Hyphens (Poem)

BY KIMBERLY ZIN

This piece was published in the 27th print volume of the Asian American Policy Review.

Hyphens, you were always taught to use
To join different words and smush them together
Into new adjectives bound by commitment forever
So closely compounded that the syllables bruise,
Filled with positively negative connotations
That are powered by constructed associations
Like two hands cuffed to show a truce

It is often said that looks can be deceiving
The hyphen reminds that you are but one half
In spite of the carefully assimilated choreograph
It’s not enough even with sounding
Like a foreigner in your parents’ native tongue
With words that are out-of-tune lyrics sung,
The result of rehearsed fluency and schooling

Even though you’ve been pledging allegiance
Before you could spell your own name
And everything to you seemed like a game
Before you learned to judge by appearance
And count numbers using your fingers
After many years all that now still lingers
Is the tenacity of your steeled perseverance

Think about a lasting first impression
And how unwaveringly it can remain
No matter how much you try, in vain
It will not change, not even a small fraction
Judging a book from its opening lines
Without bothering to inspect plot designs
Take note: a grave and moral transgression

With only ears open and both eyes closed
Know that your voice is native and does belong
Fight battles with wit and stay strong
In what is a biased nation predisposed
To make assumptions on background character
Relying more on sight to be the listener
When different colors are juxtaposed

Remember the importance of compromise
It never existed, this thing called freedom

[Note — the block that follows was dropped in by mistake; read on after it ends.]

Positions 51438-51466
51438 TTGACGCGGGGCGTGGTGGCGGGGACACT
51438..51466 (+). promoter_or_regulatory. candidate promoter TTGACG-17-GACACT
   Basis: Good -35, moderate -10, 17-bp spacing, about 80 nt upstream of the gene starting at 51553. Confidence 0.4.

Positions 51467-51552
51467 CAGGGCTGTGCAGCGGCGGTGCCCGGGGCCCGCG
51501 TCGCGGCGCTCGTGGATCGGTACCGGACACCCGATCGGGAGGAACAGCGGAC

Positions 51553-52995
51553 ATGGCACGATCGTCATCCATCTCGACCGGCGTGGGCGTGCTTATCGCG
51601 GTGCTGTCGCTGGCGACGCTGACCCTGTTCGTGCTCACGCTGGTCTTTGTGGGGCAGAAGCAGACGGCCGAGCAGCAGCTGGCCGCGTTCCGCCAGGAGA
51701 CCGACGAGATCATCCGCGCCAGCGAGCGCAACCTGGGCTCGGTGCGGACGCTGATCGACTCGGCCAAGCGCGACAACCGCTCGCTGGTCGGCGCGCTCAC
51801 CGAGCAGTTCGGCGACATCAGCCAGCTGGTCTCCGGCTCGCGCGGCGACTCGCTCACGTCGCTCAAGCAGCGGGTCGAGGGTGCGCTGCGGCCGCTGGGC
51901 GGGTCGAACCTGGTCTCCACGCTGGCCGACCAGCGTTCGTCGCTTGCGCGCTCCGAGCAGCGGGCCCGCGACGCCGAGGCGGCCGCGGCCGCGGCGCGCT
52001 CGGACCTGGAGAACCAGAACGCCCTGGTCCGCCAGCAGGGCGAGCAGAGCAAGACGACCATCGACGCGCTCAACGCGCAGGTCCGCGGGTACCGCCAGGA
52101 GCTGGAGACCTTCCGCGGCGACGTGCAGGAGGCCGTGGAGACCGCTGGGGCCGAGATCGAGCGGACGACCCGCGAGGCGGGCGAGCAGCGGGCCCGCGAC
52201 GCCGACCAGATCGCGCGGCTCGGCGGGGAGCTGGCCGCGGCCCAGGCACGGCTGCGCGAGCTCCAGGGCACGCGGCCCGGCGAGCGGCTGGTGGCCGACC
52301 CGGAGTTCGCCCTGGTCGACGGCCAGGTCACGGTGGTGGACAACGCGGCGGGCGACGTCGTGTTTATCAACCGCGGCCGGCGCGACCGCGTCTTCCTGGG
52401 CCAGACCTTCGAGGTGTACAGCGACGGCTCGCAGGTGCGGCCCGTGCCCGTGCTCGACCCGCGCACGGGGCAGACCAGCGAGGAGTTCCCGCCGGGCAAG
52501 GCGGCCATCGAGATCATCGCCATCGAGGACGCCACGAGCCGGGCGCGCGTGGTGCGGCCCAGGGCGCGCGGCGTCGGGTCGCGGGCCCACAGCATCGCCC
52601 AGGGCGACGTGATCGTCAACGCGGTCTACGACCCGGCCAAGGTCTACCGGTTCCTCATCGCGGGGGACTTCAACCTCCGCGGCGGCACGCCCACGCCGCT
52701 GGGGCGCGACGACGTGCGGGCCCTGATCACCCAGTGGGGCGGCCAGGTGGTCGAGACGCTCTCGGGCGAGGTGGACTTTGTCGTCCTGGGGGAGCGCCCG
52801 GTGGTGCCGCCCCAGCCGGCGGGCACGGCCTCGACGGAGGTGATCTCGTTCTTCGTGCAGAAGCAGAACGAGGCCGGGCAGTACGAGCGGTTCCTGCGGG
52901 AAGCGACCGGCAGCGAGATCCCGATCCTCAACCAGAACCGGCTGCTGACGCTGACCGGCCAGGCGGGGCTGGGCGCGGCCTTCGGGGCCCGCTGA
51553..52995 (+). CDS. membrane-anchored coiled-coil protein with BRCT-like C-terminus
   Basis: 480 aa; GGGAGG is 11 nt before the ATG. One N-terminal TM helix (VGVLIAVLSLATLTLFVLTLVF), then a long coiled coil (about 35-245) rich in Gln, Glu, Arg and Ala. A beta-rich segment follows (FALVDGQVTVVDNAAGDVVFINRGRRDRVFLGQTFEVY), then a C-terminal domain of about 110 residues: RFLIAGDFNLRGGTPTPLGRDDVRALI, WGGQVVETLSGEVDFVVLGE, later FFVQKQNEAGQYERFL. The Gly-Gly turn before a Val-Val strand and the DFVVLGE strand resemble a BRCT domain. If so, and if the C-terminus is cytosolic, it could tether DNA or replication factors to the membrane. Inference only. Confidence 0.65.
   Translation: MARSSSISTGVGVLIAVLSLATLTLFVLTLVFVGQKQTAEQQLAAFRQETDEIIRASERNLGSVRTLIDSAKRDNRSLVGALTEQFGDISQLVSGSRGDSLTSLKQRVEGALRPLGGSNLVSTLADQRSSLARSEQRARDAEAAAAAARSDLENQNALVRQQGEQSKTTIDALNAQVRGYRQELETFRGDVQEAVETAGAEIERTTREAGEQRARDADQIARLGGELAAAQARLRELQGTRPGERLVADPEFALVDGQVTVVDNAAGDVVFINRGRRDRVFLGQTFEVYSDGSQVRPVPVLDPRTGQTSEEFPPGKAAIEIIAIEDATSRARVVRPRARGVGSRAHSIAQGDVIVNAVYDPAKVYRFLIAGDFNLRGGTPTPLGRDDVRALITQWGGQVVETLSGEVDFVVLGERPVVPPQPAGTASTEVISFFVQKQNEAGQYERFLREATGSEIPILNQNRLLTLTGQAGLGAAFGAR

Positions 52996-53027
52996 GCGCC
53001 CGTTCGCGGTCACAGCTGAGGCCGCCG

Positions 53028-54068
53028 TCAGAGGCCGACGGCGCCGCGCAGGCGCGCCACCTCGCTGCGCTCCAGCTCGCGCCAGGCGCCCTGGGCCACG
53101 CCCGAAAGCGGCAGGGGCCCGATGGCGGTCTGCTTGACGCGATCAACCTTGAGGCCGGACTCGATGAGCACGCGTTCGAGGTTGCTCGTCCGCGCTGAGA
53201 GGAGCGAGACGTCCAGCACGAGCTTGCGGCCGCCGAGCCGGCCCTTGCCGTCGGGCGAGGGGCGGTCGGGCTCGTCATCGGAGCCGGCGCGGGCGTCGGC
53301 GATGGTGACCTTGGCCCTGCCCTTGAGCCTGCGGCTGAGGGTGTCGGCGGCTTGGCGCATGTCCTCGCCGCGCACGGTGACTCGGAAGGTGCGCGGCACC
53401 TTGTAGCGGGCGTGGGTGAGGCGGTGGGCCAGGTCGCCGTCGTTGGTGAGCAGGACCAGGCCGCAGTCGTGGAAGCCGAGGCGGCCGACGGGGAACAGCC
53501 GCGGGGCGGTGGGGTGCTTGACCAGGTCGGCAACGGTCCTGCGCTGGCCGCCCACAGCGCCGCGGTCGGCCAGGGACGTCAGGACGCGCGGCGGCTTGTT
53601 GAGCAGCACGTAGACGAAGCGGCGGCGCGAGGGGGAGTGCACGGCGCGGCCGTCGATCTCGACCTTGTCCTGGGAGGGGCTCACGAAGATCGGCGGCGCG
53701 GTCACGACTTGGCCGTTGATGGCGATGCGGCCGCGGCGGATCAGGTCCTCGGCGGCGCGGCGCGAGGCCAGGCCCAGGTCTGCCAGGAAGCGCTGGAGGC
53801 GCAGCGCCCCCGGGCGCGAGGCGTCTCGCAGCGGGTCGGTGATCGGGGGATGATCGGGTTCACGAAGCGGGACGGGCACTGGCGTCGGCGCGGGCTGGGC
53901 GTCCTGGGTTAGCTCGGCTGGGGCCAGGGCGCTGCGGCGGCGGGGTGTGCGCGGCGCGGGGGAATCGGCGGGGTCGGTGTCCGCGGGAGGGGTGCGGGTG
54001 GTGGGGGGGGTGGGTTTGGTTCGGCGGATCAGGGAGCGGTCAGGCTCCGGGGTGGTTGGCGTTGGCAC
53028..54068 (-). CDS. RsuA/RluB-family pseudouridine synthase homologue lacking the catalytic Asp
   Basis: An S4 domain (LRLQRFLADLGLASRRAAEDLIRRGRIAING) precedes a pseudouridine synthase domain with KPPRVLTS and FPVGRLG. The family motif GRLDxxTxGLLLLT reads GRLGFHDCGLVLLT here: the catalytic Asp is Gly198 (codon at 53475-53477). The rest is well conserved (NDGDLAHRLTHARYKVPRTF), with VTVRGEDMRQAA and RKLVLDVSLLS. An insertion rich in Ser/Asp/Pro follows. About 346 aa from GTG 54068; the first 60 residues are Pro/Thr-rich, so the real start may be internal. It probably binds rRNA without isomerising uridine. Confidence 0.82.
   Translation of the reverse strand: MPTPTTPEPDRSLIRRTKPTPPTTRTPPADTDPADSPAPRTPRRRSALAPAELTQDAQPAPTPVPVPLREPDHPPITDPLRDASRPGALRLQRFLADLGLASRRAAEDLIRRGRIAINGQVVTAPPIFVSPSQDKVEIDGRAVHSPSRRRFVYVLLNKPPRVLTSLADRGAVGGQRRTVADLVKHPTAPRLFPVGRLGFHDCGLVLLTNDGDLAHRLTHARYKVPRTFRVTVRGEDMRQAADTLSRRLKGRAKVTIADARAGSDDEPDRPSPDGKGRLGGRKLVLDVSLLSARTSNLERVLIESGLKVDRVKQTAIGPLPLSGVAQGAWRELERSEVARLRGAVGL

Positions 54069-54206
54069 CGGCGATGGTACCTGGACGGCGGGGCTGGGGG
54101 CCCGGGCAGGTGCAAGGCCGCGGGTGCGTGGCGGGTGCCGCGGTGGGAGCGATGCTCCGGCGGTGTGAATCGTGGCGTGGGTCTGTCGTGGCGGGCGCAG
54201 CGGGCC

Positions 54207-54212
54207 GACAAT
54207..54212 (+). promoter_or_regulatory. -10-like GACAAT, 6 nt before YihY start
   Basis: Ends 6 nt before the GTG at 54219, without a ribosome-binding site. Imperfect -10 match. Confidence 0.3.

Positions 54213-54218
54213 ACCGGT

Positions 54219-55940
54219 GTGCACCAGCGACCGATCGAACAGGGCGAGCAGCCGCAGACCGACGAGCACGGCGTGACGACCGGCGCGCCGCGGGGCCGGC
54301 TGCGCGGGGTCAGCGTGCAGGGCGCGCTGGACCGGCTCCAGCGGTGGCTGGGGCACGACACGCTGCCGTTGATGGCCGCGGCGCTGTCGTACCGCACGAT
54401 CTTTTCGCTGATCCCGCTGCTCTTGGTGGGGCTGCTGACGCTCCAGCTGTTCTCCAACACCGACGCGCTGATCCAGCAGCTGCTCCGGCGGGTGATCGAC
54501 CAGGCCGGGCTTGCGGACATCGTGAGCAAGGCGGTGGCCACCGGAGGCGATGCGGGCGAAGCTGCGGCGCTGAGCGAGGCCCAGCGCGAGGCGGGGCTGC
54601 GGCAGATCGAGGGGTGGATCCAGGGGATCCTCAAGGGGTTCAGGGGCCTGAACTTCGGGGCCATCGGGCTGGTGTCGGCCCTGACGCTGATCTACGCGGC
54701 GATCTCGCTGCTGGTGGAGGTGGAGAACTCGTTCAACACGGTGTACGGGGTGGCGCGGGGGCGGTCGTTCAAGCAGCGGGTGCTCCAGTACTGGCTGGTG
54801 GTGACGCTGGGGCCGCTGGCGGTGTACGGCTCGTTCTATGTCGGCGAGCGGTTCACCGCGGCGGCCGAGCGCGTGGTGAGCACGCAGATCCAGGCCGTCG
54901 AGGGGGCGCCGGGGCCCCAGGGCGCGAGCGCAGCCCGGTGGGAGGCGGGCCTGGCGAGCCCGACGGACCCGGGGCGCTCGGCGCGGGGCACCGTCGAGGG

Asked to specify until your heart’s gone numb
But set all emotions aside, you must categorize
When scientists discover new organisms like these
Kingdom, phylum, class, order, family, genus, species
Answer them slowly with clear and unflinching eyes

Say your full name in anything but English
Adjust the baggage on your shoulders
Filled with the lush history of forefathers
And parents who came to fulfill a wish
Tell yourself that this is also you telling yourself
So these stories don’t lay forgotten on a bookshelf
Priceless gems only you can distinguish

Always remember where you come from
Because that’s the beginning of your saga
Wear it proudly, without traces of stigmata
Concentrate on your heart’s beating drum
For music cannot exist without a tempo
Melodies and harmonies only make it flow
Brush off all concerns, and sway with the rhythm

Only when you truly disregard
Either both or one of the other half
Will turn into an identity complex you have
Each piece is a treasure you must guard
For without one, cannot exist the other
With neither, how can you find another
And risk feeling empty and scarred

It’s up to you to choose and define,
As the manifestation of a created word,
Its implications and how it’s heard
After all, the hyphen is meant to combine
Like a bridge over water connecting lands,
Unifying two souls like wedding bands
So consider it not a curse, but a blessing divine

 

Kimberly Zin is an undergraduate at the University of California at Riverside, where she is studying biochemistry with a minor in Spanish. In writing, Zin found an outlet and a way to express herself.

 

Recommended Citation

Zin, Kimberly. “Hyphens.” Asian American Policy Review 27 (2017): 91-92.